Obituary: Christopher Reeve

Actor whose talent and determination to fight quadriplegia made him more than a Superman

It is a tragic irony that the actor Christopher Reeve, who has died of heart failure aged 52, was renowned for two such contrasting roles: Superman, the supreme physical specimen, and a man paralysed from the neck down. Unfortunately, the latter was all too real.

In 1995, with his film career flourishing, Reeve, a keen rider, broke his neck when he was thrown from his horse during an equestrian competition in Virginia. After years of therapy, and despite pessimistic prognostications, he remained determined to walk again, and became a symbol of hope for quadriplegics like himself. "I refuse to allow a disability to determine how I live my life," he said. "I don't mean to be reckless, but setting a goal that seems a bit daunting actually is very helpful toward recovery."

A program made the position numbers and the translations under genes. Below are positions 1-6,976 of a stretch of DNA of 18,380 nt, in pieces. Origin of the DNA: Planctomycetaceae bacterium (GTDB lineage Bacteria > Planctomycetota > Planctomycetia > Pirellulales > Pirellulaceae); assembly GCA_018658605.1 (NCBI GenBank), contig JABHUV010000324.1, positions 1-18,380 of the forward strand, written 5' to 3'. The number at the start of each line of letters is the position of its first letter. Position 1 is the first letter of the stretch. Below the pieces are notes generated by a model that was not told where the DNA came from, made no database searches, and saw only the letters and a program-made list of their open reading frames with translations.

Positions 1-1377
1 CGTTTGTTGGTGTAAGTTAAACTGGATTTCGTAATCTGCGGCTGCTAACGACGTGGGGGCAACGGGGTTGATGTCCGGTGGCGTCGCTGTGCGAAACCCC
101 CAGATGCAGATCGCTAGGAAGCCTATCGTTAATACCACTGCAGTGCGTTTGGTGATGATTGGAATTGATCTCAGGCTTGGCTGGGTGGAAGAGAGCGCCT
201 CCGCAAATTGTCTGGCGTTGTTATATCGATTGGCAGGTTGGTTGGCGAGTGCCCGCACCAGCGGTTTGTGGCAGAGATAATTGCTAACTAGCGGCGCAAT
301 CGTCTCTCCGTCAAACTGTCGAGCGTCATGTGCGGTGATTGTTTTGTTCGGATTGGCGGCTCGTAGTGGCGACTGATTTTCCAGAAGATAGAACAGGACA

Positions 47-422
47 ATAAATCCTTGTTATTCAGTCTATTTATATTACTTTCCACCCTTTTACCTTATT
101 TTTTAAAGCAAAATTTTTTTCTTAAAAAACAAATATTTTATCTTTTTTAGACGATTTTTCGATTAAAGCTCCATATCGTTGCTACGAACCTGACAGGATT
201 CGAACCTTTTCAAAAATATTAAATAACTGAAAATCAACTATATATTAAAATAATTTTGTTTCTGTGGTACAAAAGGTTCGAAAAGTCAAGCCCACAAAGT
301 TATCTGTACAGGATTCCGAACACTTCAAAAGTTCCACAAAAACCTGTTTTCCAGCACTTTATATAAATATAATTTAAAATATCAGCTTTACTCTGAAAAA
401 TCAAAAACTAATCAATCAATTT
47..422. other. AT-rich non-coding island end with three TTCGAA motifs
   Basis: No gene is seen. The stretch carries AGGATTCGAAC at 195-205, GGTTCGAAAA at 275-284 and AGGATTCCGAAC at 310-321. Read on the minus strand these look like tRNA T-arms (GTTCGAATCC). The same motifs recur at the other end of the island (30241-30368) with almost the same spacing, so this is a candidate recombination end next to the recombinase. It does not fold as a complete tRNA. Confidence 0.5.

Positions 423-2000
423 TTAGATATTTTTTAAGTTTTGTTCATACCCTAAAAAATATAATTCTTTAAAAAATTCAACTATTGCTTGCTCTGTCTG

In 2000, Reeve was able to move his index finger and breathe for longer and longer periods without a respirator. He also regained sensation in other parts of his body. He dedicated almost all his energy to lobbying the US Congress for better insurance protection against catastrophic injury, and giving support to stem cell research.

It would be a pity, however, if his heroic and heartrending situation obscured Reeve's many acting achievements. After all, he appeared in a total of 17 feature films, a dozen television movies and about 150 plays.